Enigma 400: Potential difficulties
16 June 2017
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From New Scientist #1550, 5th March 1987 [link]
I asked Electrophorus what he was working on.
“You know that joining unlike terminals of a pair of batteries produces a voltage across the two free terminals equal to the sum of the voltages of the separate batteries. And connecting unlike terminals produces a voltage equal to the difference of the voltages of the separate batteries?”
“Yes”, I replied. “With a battery of 2 volts and one of 5 volts one obtains 3 volts (sources opposing) or 7 volts (sources reinforcing).”
“Well, before lunch I had three batteries, none of which had zero voltage, and a voltmeter with a holder that would accommodate only two batteries. So I measured the voltages across the free terminals of all possible pairwise combination of these three batteries both in the case where the voltages reinforced and where they opposed. I wrote on my blackboard the resulting six positive numbers in order of increasing magnitude.”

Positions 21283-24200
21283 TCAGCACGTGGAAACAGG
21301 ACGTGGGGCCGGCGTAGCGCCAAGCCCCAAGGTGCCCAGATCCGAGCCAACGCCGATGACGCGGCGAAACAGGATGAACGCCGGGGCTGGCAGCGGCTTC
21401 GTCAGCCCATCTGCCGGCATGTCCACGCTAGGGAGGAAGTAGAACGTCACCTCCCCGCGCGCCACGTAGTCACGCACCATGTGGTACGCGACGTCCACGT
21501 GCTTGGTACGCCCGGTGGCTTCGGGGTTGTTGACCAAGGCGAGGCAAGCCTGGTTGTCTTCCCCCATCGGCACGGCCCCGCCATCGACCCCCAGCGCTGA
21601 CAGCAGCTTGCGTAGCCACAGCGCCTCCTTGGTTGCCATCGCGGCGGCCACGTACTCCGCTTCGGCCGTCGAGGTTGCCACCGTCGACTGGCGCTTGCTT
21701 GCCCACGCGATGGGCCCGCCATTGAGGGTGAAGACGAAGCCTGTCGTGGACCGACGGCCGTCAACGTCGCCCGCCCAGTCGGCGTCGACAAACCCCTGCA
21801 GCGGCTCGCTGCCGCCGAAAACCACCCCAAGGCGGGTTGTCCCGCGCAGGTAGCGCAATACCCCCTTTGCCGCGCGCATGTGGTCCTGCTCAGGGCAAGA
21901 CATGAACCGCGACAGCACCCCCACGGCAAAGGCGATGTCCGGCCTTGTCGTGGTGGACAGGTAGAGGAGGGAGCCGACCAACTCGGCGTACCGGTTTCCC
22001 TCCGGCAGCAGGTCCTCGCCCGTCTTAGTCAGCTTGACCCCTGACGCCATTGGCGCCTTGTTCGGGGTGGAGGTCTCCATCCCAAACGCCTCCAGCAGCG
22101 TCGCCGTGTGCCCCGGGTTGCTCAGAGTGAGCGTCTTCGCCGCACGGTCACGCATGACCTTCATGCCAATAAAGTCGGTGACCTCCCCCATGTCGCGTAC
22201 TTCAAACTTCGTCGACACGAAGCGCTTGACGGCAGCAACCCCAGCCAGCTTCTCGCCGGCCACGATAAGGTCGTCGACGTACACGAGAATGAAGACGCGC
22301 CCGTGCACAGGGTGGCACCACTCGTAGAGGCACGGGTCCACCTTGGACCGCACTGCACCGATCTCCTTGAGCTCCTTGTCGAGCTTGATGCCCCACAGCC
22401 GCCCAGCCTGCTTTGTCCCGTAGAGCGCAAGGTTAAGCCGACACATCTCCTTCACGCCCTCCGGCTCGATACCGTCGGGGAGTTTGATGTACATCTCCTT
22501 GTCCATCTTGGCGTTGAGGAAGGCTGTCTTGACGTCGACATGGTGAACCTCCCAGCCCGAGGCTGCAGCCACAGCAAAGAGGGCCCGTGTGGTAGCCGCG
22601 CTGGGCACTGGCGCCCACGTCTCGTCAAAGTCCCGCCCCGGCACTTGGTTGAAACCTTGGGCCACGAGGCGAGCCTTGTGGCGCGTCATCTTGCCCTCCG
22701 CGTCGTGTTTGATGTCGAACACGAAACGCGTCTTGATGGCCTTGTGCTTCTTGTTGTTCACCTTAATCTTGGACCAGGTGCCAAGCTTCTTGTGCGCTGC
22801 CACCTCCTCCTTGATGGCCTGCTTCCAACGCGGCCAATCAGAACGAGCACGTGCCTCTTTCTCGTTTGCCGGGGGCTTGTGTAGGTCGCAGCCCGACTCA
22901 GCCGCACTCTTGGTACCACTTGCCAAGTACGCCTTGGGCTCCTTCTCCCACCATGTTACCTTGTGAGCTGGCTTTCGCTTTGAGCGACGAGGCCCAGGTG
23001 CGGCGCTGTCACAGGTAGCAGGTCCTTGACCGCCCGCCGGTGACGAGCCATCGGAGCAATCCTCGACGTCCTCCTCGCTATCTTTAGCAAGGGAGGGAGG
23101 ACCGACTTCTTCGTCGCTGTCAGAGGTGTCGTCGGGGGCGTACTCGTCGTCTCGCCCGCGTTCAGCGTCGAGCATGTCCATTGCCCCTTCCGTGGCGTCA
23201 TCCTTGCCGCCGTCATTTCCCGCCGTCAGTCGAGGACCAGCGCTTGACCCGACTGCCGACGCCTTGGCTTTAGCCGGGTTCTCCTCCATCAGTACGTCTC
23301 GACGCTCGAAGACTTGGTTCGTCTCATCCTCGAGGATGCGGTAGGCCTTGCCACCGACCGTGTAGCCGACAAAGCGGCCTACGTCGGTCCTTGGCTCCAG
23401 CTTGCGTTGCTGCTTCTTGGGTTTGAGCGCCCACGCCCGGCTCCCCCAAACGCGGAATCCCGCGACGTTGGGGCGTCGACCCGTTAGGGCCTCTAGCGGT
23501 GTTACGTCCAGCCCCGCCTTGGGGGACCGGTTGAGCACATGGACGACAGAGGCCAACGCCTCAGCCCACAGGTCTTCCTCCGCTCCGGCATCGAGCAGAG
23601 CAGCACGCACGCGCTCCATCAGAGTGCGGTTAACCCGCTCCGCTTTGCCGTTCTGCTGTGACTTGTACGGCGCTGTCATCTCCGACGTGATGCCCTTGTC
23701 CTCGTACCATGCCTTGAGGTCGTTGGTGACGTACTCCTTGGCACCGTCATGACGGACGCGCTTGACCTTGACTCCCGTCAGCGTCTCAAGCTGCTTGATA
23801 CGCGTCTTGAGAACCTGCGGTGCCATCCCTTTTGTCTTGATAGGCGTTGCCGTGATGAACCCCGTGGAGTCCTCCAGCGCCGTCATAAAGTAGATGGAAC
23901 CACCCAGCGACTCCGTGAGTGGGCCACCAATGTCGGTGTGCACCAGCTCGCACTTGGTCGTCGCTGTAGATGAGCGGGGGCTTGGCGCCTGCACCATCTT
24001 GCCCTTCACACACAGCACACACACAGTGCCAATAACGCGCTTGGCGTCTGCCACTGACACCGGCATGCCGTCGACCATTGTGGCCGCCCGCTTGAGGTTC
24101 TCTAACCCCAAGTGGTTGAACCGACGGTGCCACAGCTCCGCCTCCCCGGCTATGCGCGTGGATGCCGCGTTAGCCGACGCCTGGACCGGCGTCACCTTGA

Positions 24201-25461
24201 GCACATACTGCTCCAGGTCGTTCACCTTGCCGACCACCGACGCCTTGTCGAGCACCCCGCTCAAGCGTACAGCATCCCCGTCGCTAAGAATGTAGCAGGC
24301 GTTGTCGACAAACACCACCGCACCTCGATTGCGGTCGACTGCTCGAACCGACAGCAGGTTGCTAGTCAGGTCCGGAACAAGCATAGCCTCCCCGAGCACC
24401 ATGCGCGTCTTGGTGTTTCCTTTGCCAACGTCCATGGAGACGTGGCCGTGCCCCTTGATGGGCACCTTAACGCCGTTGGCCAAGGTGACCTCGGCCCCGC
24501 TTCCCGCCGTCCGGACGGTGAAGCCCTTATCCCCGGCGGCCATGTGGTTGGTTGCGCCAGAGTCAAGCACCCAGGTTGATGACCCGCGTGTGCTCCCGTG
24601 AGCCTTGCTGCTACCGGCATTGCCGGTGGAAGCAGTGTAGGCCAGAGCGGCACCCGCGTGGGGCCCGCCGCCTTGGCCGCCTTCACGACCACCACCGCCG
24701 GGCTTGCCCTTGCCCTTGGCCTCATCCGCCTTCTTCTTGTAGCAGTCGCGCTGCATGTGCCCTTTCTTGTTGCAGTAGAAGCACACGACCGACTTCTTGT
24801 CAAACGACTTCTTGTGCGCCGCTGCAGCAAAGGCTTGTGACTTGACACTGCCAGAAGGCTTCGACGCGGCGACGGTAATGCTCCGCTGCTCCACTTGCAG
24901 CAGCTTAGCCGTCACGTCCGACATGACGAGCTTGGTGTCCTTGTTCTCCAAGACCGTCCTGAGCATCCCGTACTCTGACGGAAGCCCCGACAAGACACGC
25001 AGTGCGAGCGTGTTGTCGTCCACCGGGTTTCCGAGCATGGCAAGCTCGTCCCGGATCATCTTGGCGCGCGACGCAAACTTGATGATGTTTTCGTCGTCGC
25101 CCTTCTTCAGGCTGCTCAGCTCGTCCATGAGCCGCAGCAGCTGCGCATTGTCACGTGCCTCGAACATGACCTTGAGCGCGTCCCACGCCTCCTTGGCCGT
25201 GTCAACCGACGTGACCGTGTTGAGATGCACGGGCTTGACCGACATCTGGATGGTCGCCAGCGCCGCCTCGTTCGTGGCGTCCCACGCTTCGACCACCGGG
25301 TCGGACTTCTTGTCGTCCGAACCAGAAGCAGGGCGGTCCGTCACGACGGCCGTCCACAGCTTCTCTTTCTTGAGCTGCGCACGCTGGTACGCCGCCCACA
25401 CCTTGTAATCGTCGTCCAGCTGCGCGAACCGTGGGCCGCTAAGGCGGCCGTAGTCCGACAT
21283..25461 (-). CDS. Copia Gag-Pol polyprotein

“When I returned from lunch eager to calculate the ratings of the three batteries, I found the three batteries gone and my blackboard wiped clean. I remember that the second smallest reading occurred twice. It was either 13 or 17 volts, I forget which. I had noticed, rather inconsequentially perhaps, that reversing the digits of this double reading produced another reading which occurred in my measurements.”
What were the ratings of the three batteries?